Spotlight on breast density, cancer risk and ‘masking’

Pinterest LinkedIn Tumblr +

breast cancer tumour_oncology news australiaCOSA 2016: Leading epidemiologists, oncologists and endocrinologists discussed the complexities of ‘dense breast’ masking tumours, mammographic density predicting cancer risk, and future directions for screening and surveillance at the Clinical Oncology Society of Australia (COSA) and Australia and New Zealand Breast Cancer Trial Group (ANZBCTG) joint Annual Scientific Meeting today.

Researchers discussed the two-fold problem of why mammographic density is associated with increased breast cancer risk while reducing the capacity of mammography to find early-stage cancers – and what can be done about it.

Professor John Hopper, an award winning epidemiologist and genetic researcher, said while there was no scientific consensus on how to report breast density and what to do with the information, there was increasing agreement about the importance of the questions we should be asking.

“We know the risk associated with mammographic density is substantial, along with the risks of ‘masking’ – the fact that mammographically dense tissue conceals tumours from radiologists,” Professor Hopper said.

“The challenge is how to get the best predictors of risk and masking, and how to translate this into clinical and population health practice.” Professor Hopper 

“To do that, we need to answer a few fundamental questions. Can we obtain measures of risk at a young age that open the door for early-life interventions and better screening protocols? What are the best measures of risk and masking, based on screening images? And how might these findings be used for improved screening, prevention, and biological and genetic research?”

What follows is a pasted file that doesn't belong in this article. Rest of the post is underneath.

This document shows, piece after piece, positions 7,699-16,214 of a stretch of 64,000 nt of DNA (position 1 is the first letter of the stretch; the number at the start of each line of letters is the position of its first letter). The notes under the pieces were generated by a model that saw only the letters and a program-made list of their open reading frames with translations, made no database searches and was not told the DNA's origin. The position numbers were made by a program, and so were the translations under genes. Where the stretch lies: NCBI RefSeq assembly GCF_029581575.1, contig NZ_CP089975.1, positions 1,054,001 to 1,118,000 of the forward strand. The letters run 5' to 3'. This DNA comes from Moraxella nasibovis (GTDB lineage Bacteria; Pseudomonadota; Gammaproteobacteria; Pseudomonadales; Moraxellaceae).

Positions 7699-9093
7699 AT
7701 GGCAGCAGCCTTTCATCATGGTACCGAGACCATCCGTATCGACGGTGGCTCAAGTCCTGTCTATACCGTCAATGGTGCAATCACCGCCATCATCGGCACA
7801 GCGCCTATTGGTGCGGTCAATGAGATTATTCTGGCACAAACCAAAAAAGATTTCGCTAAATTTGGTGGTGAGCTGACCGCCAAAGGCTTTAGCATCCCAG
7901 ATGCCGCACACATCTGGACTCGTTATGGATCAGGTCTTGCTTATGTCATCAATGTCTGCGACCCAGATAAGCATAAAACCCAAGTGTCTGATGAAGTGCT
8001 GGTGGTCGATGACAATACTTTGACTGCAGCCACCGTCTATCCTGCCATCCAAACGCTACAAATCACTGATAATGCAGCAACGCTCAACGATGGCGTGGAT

Radiographer checking breast scanProfessor Hopper said that while the BreastScreen Australia program was effective at detecting cancers in women aged 50 and over who are at average risk, there was potential for tailored screening for women at higher risk, once these fundamental questions had been answered.

“We all agree that consumers are entitled to information to guide informed choices on prevention, screening, surveillance and treatment,” he said. “But until we have stronger evidence and clear agreement across key disciplines, we are unable to provide consistent evidence-based guidance for women with denser breast tissue.

“We’ve also got a lot more to do before we can recommend changes to the screening program. But the evidence we present today shows we are getting closer to finding some of the answers.”
[hr] SourceCOSAVisit the COSA ASM website for more information on speakers, abstracts and scheduled presentations.


About Author

ONA Editor

The ONA Editor curates oncology news, views and reviews from Australia and around the world for our readers. In aggregated content, original sources will be acknowledged in the article footer.

Comments are closed.